Hocking Hills Romp

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Rand
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Hocking Hills Romp

Post by Rand » Sun Apr 12, 2015 3:20 pm

On April 11, Mark M. & I visited the south bank of lower Queer creek to check out some tall LIDAR hits. The lower reaches were rolling terrain covered in a mixed oak forest. In this area we were able to find one tall bitternut hickory (129' IIRC) that will add nicely to the rucker index. Gradually the terrain roughened and we crossed several deep ravines that contained soaring, large-crowned second growth tuliptrees. Despite the promising LIDAR hits in the 160' range, they turned out to be in the ~130'-140', and the tall hits caused by them growing over narrow ravines. Moving upstream, the cliffs and hollows for which the region is known soon made their presence felt. While quite pretty, and dominated by impressive looking hemlocks in the 130'-140' range, once again we didn't find any superlatives.
8802_8803_merge.JPG
8811_13_merged.JPG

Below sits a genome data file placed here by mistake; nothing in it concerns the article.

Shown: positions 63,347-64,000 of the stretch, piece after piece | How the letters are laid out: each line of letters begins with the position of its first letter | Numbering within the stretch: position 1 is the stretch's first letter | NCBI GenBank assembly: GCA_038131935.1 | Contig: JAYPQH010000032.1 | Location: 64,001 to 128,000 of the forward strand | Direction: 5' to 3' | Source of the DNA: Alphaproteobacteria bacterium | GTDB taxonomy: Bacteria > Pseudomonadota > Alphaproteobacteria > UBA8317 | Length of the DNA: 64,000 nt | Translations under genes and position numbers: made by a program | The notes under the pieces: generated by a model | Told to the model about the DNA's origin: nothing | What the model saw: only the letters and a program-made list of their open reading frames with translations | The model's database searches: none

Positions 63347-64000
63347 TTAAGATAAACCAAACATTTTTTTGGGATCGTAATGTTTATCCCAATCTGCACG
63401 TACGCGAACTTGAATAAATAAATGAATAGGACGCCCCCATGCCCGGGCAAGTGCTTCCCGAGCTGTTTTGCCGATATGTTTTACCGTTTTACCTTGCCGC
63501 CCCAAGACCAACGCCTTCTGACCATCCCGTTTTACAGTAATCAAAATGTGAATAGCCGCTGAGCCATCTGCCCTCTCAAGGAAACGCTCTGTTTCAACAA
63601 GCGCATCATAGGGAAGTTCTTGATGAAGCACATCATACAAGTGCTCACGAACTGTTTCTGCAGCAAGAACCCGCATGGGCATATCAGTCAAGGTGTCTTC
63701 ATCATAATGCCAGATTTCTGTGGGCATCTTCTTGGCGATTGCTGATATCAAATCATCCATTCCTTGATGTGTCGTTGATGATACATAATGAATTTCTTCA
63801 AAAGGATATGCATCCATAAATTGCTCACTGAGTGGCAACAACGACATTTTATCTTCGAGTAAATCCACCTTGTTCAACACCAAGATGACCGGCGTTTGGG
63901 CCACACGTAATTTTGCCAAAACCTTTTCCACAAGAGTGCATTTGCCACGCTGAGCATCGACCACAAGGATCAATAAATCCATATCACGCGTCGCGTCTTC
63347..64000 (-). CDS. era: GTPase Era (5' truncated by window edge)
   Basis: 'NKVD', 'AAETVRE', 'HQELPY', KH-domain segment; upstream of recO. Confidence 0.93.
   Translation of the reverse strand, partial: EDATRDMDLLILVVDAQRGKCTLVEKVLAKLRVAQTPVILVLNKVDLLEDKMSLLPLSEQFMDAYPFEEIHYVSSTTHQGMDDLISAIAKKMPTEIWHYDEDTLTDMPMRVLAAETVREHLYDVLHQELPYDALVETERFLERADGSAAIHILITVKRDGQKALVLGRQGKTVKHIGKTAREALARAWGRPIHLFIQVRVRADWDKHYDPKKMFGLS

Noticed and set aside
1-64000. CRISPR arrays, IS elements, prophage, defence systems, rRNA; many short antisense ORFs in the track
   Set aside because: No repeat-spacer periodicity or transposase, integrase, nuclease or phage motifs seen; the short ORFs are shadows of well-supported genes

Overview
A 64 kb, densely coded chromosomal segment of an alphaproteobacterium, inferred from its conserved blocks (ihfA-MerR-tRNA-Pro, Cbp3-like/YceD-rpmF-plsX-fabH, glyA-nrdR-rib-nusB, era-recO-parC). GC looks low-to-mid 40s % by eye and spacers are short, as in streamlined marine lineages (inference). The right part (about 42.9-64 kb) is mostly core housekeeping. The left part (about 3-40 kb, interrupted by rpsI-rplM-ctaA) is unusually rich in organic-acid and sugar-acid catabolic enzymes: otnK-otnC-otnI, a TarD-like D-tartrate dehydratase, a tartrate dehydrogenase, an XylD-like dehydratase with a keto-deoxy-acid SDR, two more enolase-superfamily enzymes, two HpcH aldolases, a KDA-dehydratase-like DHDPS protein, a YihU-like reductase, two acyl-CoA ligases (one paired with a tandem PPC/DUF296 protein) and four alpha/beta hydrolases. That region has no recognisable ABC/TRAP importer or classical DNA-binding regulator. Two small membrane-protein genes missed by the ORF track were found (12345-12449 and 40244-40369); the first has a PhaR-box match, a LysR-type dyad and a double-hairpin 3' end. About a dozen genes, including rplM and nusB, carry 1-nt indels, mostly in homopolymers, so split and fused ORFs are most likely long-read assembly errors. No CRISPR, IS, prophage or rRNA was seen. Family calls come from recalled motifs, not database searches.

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On the return trip we saw this upturned red oak. The underside of the root mass was eerily smooth, as if the tree was growing on a sidewalk.
_MG_8814 (1).jpg
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The highlight of the visit was a return to the white pine plantation where I found a 151' tree in 2008:

http://www.nativetreesociety.org/fieldt ... ockets.htm

Unfortunately, the area of grove pictured experience a lot of mortality in the last 5 years or so, and all the best trees died in that area. After some determined searching and careful measuring, we turned up a 155.7' tree further upslope. Defying the usual rule of thumb that the tallest tree in a group is usually the largest diameter one, this tree is a skinny specimen surrounded on all sides by larger diameter trees, with far more dominant looking crowns, nearly 150' tall.
8796-8797_merged.JPG
The tree is the skinny tree in the center of the frame, clear in the background. It's height puts it within striking distance of the 156' White Pine found in Mohican in 2011:

http://ents-bbs-org.nativetreesociety.o ... 5276#p8407

However, if you zoom in to it's top, you can see the tree is still growing upward rapidly. Assuming that whatever killed the trees further downslope doesn't get it, it should overtake the Mohican tree in just a couple more years.
Detail of the tree's top
Detail of the tree's top

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dbhguru
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Re: Hocking Hills Romp

Post by dbhguru » Sun Apr 12, 2015 4:51 pm

Rand,

What is Ohio's overall RI now? Will you be at Fort Hill on the 19th for the dedication?

Bob
Robert T. Leverett
Co-founder, Native Native Tree Society